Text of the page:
Erosion and Sediment

Poorly maintained or badly constructed roads and excavation sites are a major source of sediment pollution in our watersheds. The heavy winter rains experienced by our bioregion put a tremendous amount of water onto road systems, transferring vast amounts of loose sediment into our creeks and rivers. Poorly maintained or plugged culverts can lead to catastrophic failures that can severely damage roads and nearby streams. This degrades or eliminates habitat essential to fish and other aquatic life and can cause sediment dams to occur leaving isolated pools that fish can’t get to or escape from.


  • Reduce erosion by maintaining waterbars and keeping culverts clear, especially during heavy rains. Slow down water runoff and catch sediment where muddy water leaves the road by building simple check dams out of rocks, logs, brush, etc.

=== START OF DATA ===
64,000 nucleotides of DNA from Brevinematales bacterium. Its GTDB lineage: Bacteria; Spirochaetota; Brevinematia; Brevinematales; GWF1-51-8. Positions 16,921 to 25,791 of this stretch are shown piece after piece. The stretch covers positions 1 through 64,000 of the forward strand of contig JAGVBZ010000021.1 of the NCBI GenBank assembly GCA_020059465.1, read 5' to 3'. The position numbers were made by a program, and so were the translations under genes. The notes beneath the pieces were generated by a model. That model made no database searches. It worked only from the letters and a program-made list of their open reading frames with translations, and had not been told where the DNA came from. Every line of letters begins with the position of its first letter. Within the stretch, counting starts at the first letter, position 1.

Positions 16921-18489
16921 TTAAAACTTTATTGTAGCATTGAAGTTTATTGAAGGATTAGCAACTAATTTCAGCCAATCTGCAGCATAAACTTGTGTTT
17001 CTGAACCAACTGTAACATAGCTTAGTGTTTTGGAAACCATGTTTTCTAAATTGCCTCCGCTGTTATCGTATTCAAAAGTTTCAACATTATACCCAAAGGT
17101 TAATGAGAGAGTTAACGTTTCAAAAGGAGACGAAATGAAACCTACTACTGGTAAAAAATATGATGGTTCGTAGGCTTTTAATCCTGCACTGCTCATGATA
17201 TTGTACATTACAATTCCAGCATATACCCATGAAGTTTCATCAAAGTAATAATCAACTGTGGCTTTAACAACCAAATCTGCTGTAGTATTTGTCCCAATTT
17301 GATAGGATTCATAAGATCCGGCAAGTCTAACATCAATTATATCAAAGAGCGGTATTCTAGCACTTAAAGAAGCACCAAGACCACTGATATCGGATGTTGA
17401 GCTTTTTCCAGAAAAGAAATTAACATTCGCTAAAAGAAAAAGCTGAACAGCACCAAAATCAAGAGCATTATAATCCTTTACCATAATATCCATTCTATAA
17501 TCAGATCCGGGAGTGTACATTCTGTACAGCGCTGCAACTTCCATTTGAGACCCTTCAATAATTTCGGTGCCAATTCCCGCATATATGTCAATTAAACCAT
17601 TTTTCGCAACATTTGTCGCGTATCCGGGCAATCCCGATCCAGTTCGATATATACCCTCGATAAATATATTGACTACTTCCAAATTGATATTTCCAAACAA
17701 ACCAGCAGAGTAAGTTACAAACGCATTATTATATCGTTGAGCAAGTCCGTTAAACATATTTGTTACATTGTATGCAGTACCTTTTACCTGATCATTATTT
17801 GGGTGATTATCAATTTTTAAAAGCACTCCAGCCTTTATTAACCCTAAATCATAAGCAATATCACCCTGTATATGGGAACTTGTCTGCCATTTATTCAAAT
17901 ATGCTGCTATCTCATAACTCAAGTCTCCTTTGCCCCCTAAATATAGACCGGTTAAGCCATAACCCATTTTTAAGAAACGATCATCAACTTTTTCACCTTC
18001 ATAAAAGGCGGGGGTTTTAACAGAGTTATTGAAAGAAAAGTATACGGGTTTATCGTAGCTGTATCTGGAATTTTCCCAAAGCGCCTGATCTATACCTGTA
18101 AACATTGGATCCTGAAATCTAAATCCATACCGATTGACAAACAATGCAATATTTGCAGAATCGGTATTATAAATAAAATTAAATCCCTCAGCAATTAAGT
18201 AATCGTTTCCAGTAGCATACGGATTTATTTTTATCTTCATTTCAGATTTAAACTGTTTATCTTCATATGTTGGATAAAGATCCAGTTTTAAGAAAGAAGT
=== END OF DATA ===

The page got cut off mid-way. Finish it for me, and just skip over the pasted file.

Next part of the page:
• Be aware that choosing to use heavy equipment to develop your property has serious short- and long-term impacts. Be sure to hire experienced and reputable operators instead of doing it yourself! Un-permitted grading and/or road construction is illegal and can lead to heavy fines.
  • Put gravel on all dirt roads and be sure to seed and mulch all disturbed areas and bare soil prior to the rainy season.
  • Do not incorporate slash, brush, branches, or tree trunks into road prisms, sidecast material, clearings, landings, etc. This organic material will quickly rot and the overlying soil will slump and create additional sedimentation problems.
  • You can find more practical tips by downloading Rural Roads: A Construction
  • and Maintenance Guide for California Landowners